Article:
QUESTION: “What are the most common financial mistakes people make during a divorce?”
Your divorce agreement will help determine your future financial security. Our divorce attorneys have listed ten of the most common financial mistakes made by divorcing spouses and tell you how to avoid these mistakes.
- Failing to consider legal fees: Divorce can be expensive, especially if you and your spouse can’t agree. Make sure that you are budgeting for legal fees as well as your change in lifestyle.
- Failing to create a post-divorce budget: You may know how much you earn each month, but do you know exactly how that money is spent? Make a list of all of your expenses, and use that list to develop a realistic monthly budget. When considering the cost of your future living expenses, take into account. If you ignore inflation, you may find that you cannot maintain your quality of life.
- Making promises that you can’t fulfill: You may feel guilty about the divorce, so you agree to make larger child support payments or to pay a lump sum to your spouse. Make sure that any promise you make can be fulfilled; reneging on a written promise can lead to lawsuits and legal penalties.
- Keeping the family home: Parents often believe that it is best for the children to stay in the family home. But, keeping the home may not be the best financial decision, especially if you have a reduced income. Before deciding to keep the home, make you can afford it. If you don’t earn enough to cover the mortgage, property taxes, and routine maintenance, you could end up losing the house.
- Failing to understand your liability for unsecured debt: If you or your spouse incurred credit card debt during the marriage, that debt may be a shared liability – even if your name isn’t on the card. When you settle your divorce, you must divide responsibility for marital debts. However, credit card companies don’t care don’t care about the wording on the divorce settlement. They will consider both of you responsible for payment. If you can’t pay off all debts before the divorce becomes final, make sure that your name is taken off any joint accounts.
- Not taking ones name off joint accounts: Make sure that you take you name off all accounts. You don’t want to be responsible if your spouse runs up new credit card debt or if he doesn’t make his car payments.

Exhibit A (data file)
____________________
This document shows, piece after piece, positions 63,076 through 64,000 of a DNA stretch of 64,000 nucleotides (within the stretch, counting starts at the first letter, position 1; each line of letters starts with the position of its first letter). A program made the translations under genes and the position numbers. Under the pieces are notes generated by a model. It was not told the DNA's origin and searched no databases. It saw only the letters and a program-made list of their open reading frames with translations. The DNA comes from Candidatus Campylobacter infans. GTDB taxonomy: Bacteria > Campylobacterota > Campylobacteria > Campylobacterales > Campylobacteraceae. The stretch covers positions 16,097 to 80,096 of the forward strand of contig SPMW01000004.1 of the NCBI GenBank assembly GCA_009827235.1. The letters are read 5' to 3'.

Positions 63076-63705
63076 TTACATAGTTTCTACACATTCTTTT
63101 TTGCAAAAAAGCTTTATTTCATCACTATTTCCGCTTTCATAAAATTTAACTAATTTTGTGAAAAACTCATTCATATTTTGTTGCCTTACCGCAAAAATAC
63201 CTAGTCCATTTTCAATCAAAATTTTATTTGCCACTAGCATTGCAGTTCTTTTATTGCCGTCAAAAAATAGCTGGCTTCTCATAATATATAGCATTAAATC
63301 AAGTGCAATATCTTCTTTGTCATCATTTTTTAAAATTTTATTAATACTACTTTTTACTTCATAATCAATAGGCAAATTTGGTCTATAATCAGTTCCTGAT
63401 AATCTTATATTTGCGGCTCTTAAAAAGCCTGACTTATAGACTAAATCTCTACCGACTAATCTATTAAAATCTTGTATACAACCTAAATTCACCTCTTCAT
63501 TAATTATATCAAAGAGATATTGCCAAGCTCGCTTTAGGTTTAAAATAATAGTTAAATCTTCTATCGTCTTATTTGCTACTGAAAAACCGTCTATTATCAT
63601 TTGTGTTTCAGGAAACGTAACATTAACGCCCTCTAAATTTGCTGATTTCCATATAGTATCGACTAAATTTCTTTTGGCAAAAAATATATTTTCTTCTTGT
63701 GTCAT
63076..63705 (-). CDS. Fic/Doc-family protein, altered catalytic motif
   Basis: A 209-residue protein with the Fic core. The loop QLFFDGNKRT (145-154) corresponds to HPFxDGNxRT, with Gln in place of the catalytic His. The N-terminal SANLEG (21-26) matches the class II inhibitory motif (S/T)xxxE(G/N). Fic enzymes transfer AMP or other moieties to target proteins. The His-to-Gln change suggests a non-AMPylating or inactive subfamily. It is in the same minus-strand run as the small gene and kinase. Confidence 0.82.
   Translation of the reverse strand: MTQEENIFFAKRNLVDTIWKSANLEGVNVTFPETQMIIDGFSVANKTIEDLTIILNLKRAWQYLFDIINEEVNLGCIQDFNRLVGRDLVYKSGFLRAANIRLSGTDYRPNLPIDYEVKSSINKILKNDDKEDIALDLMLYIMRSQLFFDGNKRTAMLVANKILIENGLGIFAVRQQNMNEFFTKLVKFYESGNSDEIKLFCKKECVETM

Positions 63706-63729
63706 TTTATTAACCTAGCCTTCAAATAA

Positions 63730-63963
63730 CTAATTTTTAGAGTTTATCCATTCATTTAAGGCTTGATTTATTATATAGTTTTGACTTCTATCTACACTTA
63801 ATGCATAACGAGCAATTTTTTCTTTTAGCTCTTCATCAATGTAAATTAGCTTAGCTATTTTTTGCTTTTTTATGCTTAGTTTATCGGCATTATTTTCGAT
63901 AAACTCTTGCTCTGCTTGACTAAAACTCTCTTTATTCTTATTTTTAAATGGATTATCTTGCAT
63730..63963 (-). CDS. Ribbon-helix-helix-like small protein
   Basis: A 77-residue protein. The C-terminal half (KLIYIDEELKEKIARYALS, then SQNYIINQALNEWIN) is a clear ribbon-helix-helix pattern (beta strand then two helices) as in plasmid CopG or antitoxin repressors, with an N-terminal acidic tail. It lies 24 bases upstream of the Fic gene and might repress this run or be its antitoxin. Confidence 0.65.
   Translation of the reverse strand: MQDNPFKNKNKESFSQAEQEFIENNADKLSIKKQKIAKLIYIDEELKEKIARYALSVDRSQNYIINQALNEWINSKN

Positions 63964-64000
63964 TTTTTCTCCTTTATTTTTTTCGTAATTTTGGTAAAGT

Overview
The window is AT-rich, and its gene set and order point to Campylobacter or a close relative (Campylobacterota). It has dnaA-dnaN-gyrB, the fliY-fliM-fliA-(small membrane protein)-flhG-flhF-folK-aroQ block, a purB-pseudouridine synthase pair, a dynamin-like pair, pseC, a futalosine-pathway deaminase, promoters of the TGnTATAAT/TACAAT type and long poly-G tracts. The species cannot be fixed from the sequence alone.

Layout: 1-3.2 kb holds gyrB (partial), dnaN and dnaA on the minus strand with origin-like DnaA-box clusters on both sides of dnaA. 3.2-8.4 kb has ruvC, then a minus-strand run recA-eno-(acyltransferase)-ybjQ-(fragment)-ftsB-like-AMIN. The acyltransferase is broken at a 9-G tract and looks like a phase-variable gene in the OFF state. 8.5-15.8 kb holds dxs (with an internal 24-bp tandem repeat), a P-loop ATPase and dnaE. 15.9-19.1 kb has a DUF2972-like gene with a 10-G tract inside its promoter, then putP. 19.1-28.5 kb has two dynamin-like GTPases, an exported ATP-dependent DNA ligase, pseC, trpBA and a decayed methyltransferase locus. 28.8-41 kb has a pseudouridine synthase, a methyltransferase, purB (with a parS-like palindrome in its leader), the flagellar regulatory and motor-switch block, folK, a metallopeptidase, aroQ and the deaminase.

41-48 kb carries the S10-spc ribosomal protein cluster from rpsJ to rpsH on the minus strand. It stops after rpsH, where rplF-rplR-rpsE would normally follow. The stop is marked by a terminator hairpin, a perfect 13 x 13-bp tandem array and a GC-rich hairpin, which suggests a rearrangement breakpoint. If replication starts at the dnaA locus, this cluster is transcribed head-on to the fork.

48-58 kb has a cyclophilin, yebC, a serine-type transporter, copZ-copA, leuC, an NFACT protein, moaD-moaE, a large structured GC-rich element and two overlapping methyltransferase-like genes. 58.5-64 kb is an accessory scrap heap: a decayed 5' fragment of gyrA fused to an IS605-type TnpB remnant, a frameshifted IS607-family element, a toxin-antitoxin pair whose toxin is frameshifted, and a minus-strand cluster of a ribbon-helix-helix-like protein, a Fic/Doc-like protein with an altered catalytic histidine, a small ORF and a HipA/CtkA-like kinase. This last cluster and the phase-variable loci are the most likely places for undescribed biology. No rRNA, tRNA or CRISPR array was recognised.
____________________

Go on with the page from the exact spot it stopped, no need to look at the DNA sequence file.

- Deciding one financial issue at a time: Who is going to keep the house? Who will get the investment income? How will the retirement accounts be divided? Each financial decision may have an impact on other areas. When you consider one asset or source of income at a time, you miss the big picture. Look at your complete financial picture before dividing assets.
- Assuming that equal division of property is fair division of property: Not all assets are created equal. Your home may be worth $400,000, but is it really worth its market value if you can’t sell it? Agreeing that each spouse will receive property of equal monetary value does not mean that they each have the same access to the money. When dividing property in a divorce agreement, one should consider whether assets are liquid or illiquid as well as tax basis, present value, and transaction costs.
- Failing to insure your child support and alimony payments: What will happen to your alimony and child support payments is your ex is seriously injured or killed? You may request that your spouse obtain disability and life insurance policies that ensure that alimony and child support payments continue in the event of his or her disability or death.
- Failing to consider long-term financial security: If you focus only on the immediate task of splitting assets and getting alimony and child support, without understanding how things might look in 10 or 20 years, you’re doing yourself a great disservice.
It is often a good idea to hire a financial planner to review your divorce settlement agreement before you sign it. The financial planner will be able to warn you of any long-term financial consequences. To learn more about working with a financial planner during your divorce, contact Petrelli Previtera at (866) 465-5395.